A minimum of $4 million should be raised to invest in much-needed improvements to Hell Creek State Park in order to make it a “genuine destination park” on Fort Peck Reservoir.
That’s the recommendation of Tom Towe, a Billings attorney who was appointed as a special liaison to Montana Fish, Wildlife and Parks director Martha Williams, the Billings Gazette reported. Towe was appointed by Gov. Steve Bullock in 2017 to lead the discussion of funding for the park. He submitted his suggestions to Williams in a letter dated Dec. 18.
“There are monies available,” Towe said, based on the increase in money state residents pay for licensing their vehicles, a portion of which will boost Montana State Parks’ coffers.
The last Legislature’s investment of $700,000 into a new sewer and water system for Hell Creek also demonstrates a political will for supporting Hell Creek, he said.
Back when Towe was chairman of the Montana State Parks and Recreation Board, a decision was made to consider leaving Hell Creek when the state’s current lease with the Army Corps of Engineers expires in 2021. The Corps is responsible for managing all of the shoreline around the lake and leases the land for Hell Creek State Park to the state for a minimal fee.
Back then, with a different park board and director, 2019 was marked as the date for making a definitive decision on whether the state would stay or go. With a new park board, park director and FWP director the deadline passed with little nod to the previous commitment, with only assurances from officials that Hell Creek would remain a state park. The new water and sewer system was touted as proof of that commitment.
Towe got tangled in the fray that erupted when the previous park director was dismissed and the Legislature latched on to unused park funds. After he was dismissed by the governor, Towe negotiated his term as liaison, despite the fact that he had lobbied to make state parks a separate entity from FWP. Now he is reporting to the FWP director.
In his 13 page letter to director Williams, Towe “strongly” recommended that the lease be renewed with the Corps of Engineers so that the state could enter into a 20-year contract with a concessionaire to operate the marina and hotel. That facility is currently operated by Clint and Deb Thomas.
Towe said the contract for the concessionaire should be put out for bid, without the state playing “favorites.”
To improve the marina, hotel and maybe add a restaurant and boat repair shop would be a big improvement to Hell Creek State Park, Towe said. The concessions are separate from the campground, which has a comfort station with showers and a fish cleaning station.
He also advocated for an interpretive ranger at the park to provide historical and informational programs to the public and for opportunities such as swimming, hiking and learning about the area’s wildlife and habitat.
FWP director Williams could not be reached for comment as she was out of the office for the Christmas holiday.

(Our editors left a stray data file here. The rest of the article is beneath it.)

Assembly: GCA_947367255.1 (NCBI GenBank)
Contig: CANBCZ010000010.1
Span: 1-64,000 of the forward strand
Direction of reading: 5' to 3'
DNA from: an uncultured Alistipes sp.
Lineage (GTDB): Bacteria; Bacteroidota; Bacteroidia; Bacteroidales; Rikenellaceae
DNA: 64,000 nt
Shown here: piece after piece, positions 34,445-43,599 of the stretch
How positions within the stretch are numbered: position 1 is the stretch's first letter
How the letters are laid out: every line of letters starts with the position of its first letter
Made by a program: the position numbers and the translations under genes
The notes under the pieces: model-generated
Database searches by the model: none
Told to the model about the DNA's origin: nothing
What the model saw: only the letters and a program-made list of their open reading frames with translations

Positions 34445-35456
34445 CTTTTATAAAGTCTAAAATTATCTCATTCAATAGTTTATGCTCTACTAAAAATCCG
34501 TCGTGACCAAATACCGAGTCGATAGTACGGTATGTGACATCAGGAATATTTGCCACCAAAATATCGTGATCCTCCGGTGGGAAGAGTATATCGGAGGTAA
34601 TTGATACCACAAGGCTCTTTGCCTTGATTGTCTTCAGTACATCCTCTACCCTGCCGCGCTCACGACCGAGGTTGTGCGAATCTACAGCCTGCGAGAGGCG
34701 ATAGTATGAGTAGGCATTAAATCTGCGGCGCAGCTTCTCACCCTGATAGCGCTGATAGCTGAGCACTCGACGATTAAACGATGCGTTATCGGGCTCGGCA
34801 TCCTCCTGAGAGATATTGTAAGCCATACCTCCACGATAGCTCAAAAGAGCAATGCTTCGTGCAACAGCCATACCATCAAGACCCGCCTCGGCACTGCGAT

In the past Montana State Parks has tended to focus increased funding on its facilities in the western half of the state, which receive the most visitation. Towe said that Eastern Montana is long overdue for its fair share and Hell Creek State Park on the banks of Fort Peck Reservoir would be the perfect spot to make that investment.
“With a little money that could be a real beneficial park and meet the needs of a lot of people,” Towe said.
Towe is not alone in his belief. A group of Hell Creek users have formed a coalition to ensure the park remains and is enhanced. The group has cast around for other sources to take over operations if the state dropped the park, but found no one.
In August the Little Shell Tribe proposed in a letter to the Army Corps of Engineers that it would take over the park and run it if they could get a 30-year lease.
A contractor for the Department of Tourism authored a report released this fall that showed Hell Creek State Park as a key location that attracts visitors from North Dakota, Minnesota and Wisconsin as well as nearby Fergus and Phillips counties.
One of the reports’ regional objectives included developing and redeveloping tourism assets and amenities. But the document went on to note: “The communities and regional marketing organizations have very limited funds to support tourism marketing, develop new or maintain/redevelop existing infrastructure.”
The report, which was written after consultation with local businesses and residents, recognizes fishing as a “key tourism driver” in the region. “Fort Peck Lake itself was mentioned as ‘the only actual tourism destination’ in the area. Participants argued that ‘if we could keep adding attractions there we might get it up to critical mass for tourism.’ The lake was described as needing more marinas, a modern hotel, an outdoor learning center and a venue to accommodate large groups.”
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